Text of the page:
116 3rd St SE
Cedar Rapids, Iowa 52401
DES MOINES — Sports wagering in Iowa exploded last year, topping $2 billion, and as the state’s share of the pot has grown so has interest in spending that tax revenue.
“The money coming in is maybe a little more than expected,” House Speaker Pat Grassley, R-New Hartford, said recently, prompting him to suggest it’s time to start a conversation about spending the nearly $13 million generated by the 6.75 percent tax on the money bet in nearly 2.5 years since lawmakers approved sports betting in the state in 2019.
The $2 billion wagered in 2021 far exceeded the $575 million bet the previous year. In December, Iowans wagered nearly $266.5 million, or an average of over $8.5 million a day -- which still was less than the record the previous month.
Since the start of the current fiscal year July 1, 2021, the state has collected $4.9 million in sports betting tax revenue based on the handle, according to Legislative Services Agency.
The growth in the last year is largely attributed to Iowa bettors now being able to set up an account over a smartphone or computer rather than having to go into a casino to open a sports wagering account. PlayIA.com, which covers the gambling industry, reports that 91 percent of Iowa sports betting is done online, not at casinos.
Although $13 million is a relatively small pot of money in the state’s $9 billion-plus annual revenue stream, it has caught the attention of lawmakers.
“Should it just be left out there and you kind of pick-and-choose” what to do with it, Grassley asked on the Iowa PBS show, Iowa Press. “We're looking at doing some things with it that benefit Iowans. So we're going to engage in those conversations.”
He expects no shortage of suggestions.
“When you have unobligated funds, there's probably 100 different ideas,” Grassley said.
House State Government Chairman Bobby Kaufmann, R- Wilton, and ranking Democrat Rep. Mascher of Iowa City, both mentioned using sports betting revenue during their remarks at the committee’s first meeting of the 2022 session.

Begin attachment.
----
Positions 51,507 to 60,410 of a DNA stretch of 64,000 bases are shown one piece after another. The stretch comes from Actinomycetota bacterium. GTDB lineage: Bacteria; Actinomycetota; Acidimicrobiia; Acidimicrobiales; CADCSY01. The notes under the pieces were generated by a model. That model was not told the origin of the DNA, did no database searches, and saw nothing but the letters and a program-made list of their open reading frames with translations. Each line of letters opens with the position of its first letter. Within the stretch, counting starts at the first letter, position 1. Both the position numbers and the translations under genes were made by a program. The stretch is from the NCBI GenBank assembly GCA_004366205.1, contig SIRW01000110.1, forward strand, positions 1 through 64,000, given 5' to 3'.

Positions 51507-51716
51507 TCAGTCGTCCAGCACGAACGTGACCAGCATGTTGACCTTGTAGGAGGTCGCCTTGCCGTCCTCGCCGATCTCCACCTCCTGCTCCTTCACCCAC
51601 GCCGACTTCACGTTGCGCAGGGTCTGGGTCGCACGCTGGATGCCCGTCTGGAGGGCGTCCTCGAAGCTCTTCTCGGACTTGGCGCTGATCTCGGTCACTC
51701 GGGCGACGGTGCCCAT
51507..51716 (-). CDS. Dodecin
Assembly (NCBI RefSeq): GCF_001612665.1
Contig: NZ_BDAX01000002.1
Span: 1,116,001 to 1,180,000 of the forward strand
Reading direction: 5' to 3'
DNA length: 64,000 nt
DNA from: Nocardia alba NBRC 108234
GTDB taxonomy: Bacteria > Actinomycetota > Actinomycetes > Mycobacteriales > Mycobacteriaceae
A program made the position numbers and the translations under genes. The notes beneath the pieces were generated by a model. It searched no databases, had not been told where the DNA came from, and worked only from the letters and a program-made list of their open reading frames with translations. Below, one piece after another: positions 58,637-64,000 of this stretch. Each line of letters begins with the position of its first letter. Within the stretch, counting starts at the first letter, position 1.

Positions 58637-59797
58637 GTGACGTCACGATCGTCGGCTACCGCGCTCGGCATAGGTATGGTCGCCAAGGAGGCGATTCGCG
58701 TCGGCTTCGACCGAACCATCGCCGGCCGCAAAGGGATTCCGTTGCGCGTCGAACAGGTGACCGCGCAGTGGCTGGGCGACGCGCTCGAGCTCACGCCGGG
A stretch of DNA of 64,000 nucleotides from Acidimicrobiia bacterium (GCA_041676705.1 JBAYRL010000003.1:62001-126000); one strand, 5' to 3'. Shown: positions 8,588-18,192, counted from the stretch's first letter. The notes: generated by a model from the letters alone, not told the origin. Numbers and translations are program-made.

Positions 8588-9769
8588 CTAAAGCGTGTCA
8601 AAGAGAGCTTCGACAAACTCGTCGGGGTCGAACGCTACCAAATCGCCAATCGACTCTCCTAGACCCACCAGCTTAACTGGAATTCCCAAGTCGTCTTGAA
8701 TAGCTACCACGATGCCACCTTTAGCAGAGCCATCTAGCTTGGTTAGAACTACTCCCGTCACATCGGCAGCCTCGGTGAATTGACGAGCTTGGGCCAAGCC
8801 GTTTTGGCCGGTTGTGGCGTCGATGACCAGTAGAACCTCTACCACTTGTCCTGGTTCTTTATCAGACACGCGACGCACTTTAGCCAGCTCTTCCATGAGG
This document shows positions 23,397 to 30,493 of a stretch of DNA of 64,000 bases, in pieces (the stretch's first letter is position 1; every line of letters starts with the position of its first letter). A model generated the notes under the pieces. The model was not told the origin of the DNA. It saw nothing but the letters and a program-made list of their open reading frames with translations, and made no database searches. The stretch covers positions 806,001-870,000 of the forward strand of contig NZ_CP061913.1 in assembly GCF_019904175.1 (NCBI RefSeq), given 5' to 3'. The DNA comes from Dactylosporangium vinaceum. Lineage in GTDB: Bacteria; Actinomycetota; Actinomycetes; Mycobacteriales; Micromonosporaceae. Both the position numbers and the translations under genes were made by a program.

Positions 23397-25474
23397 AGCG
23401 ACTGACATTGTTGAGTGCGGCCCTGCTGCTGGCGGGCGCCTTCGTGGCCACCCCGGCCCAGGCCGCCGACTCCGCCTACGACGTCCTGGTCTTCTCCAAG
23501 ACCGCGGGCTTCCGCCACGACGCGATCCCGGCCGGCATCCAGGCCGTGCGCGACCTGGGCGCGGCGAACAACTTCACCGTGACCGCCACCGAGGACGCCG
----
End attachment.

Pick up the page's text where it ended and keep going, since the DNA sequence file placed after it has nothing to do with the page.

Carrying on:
Legislators “hit that bill out of the park” when they approved sports betting, Kaufmann said. He would like to direct sports wagering revenue to the counties that not home to one of Iowa’s 19 licensed casinos.
“Casinos with counties have a lot of nice things,” Kaufmann said, referring to the gambling revenue that flows to the nonprofit groups that hold casino licenses. Using Riverside Casino & Golf Resort as an example, Kaufmann said although many residents from Linn, Johnson and Cedar counties gamble there, those counties get a “pittance” compared with what stays in Washington County.
He believes there will be bipartisan support for legislation he’s drafting to direct some of that sports wagering revenue to non-casino counties to support first-responder services, especially fire and ambulance, as well as other community improvements such as youth sports facilities.
Mascher would like to see the sports betting revenue “golden egg” spent on mental health. She wants to continue to appropriate money from the Sports Wagering Receipts Fund to support the state Department of Public Health’s Gambling Treatment Program. Lawmakers appropriated $300,000 in fiscal 2020 and $1.75 million in fiscal 2021 to the program. Another $1.5 million was appropriated to the Iowa Economic Development Authority for the Sports Tourism Program.
Mascher is concerned that gambling addiction and related problems will rise since the state has made it so easy to place wagers from smartphones and home computers.
“We don’t have enough counselors and social workers to address those problems that have a direct relationship,” she said. And, Mascher added, the state hasn’t fully funded its children’s mental health system, either.
If there is a drawback to sports betting — in addition to addiction -- it’s the flood of television advertisements that have come with it, according to some State Government Committee members.
“If had known we’d have to sit through all those commercials, I would have voted against,” Rep. Mike Sexton, R-Rockwell City, told Kaufmann.
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